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Brand Portfolio Strategy

Brand Portfolio Strategy

Creating Relevance, Differentiation, Energy, Leverage, and Clarity

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In this long-awaited book from the world's premier brand expert and author of the seminal work Building Strong Brands, David Aaker shows managers how to construct a brand portfolio strategy that will support a company's business strategy and create relevance, differentiation, energy, leverage, and clarity. Building on case studies of world-class brands such as Dell, Disney, Microsoft, Sony, Dove, Intel, CitiGroup, and PowerBar, Aaker demonstrates how powerful, cohesive brand strategies have enabled managers to revitalize brands, support business growth, and create discipline in confused, bloated portfolios of master brands, subbrands, endorser brands, co-brands, and brand extensions.

Aaker offers readers step-by-step advice on what to do when confronting scenarios such as the following:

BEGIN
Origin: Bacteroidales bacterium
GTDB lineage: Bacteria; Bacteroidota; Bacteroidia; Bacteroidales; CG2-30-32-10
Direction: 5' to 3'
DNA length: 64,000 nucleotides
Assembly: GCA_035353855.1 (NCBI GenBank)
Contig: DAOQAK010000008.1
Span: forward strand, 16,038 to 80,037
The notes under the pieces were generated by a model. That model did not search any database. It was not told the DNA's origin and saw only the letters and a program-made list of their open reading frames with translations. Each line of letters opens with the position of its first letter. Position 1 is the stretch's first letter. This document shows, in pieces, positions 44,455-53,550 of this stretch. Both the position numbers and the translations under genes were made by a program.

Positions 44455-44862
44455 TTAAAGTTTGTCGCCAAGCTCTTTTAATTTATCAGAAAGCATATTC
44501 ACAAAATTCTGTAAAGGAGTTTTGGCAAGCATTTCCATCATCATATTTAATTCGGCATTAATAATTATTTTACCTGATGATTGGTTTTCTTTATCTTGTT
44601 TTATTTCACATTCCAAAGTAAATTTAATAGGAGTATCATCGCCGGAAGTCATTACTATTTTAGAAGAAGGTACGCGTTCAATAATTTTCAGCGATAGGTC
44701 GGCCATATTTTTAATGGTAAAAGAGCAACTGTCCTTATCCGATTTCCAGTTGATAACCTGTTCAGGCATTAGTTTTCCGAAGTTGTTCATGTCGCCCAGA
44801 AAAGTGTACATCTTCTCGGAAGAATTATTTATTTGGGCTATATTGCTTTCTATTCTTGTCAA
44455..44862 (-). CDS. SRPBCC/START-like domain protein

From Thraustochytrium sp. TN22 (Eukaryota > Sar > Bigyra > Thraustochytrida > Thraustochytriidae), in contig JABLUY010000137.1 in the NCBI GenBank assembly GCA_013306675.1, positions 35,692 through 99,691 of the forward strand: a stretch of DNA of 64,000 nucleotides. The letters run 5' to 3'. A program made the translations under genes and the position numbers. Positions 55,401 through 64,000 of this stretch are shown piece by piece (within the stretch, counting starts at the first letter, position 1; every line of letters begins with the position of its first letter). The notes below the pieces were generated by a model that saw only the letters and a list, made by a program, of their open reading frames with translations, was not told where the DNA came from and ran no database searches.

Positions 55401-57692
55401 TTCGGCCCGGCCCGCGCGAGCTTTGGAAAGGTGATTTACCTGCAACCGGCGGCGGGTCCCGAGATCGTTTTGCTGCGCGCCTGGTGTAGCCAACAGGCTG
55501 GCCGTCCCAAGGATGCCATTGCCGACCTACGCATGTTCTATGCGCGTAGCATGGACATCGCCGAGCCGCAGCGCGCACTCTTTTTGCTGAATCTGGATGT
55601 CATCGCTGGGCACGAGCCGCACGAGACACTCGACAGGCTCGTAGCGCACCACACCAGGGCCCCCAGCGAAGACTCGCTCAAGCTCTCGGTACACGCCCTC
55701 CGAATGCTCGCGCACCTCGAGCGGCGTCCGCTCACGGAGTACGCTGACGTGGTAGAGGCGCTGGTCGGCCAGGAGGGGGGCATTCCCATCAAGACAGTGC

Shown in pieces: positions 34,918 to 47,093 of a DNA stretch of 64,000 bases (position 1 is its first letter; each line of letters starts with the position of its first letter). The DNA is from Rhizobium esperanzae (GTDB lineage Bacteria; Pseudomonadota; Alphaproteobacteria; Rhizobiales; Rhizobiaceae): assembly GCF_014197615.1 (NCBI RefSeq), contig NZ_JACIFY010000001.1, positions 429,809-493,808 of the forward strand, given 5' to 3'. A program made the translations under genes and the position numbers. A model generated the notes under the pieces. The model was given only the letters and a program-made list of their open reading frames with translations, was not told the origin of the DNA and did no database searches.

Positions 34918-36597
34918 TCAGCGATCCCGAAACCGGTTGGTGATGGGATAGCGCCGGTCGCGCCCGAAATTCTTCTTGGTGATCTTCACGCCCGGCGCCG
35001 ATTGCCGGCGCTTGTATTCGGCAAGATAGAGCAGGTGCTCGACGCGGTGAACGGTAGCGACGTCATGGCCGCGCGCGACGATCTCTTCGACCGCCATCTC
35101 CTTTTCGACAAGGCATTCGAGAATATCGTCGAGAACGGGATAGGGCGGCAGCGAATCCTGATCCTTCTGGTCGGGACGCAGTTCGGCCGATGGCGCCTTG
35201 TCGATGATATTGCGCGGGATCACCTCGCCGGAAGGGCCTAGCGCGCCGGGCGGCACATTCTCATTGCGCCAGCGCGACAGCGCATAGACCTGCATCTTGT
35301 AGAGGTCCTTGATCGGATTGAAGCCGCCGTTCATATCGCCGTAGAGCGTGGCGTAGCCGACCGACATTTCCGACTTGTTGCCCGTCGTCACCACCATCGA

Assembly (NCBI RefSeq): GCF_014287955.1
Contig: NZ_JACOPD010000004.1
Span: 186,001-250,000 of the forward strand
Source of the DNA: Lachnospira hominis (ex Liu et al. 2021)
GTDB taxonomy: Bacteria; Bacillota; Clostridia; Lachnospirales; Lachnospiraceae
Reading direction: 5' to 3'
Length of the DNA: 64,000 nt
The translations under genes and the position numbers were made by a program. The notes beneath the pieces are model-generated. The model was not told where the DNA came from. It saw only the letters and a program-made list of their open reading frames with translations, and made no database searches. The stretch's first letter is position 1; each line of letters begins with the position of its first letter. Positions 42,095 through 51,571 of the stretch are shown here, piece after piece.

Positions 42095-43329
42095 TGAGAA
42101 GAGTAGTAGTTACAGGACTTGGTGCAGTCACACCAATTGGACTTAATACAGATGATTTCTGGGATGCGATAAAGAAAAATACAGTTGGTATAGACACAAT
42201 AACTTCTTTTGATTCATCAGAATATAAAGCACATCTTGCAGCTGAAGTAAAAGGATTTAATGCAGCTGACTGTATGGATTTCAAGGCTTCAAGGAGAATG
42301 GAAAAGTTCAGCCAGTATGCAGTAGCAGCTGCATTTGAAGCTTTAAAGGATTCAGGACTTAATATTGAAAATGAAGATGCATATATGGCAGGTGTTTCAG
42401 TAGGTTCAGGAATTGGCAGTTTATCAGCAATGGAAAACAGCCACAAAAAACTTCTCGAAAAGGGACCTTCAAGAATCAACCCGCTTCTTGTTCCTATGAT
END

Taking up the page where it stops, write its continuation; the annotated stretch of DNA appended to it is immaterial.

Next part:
• Brands are underleveraged

• The business strategy is at risk because of inadequate brand platforms

• The business faces a relevance threat caused by emerging subcategories

• The firm's brands are tired and bland

• Strategy is paralyzed by a lack of priority among the brands

• Brands are cluttered and confusing to both customers and employees

• The firm needs to move into the super-premium or value arenas to create margin or sales volume

• Margin pressures require points of differentiation

Renowned brand guru Aaker demonstrates that assuring that each brand in the portfolio has a clear role and actively reinforces and supports the other portfolio brands will profoundly affect the firm's profitability. Brand Portfolio Strategy is required reading not only for brand managers but for all managers with bottom-line responsibility to their shareholders.
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  • Free Press | 
  • 368 pages | 
  • ISBN 9781439188835 | 
  • December 2009
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Read an Excerpt

Chapter 1: Brand Portfolio Strategy

We hire eagles and teach them to fly in formation.

-- D. Wayne Calloway, former CEO of PepsiCo

You don't get harmony when everyone sings the same note.

-- Doug Floyd

Nobody has ever bet enough on a winning horse.

-- Richard Sasuly

The Intel Case

During the 1990s, Intel achieved remarkable success in terms of increase in sales, stock return, and market capitalization. Sales of its microprocessors went from $1.2 billion in 1989 to more than $33 billion in 2000. Its market capitalization grew to more than $400 billion in just over thirty years. Intel's... see more

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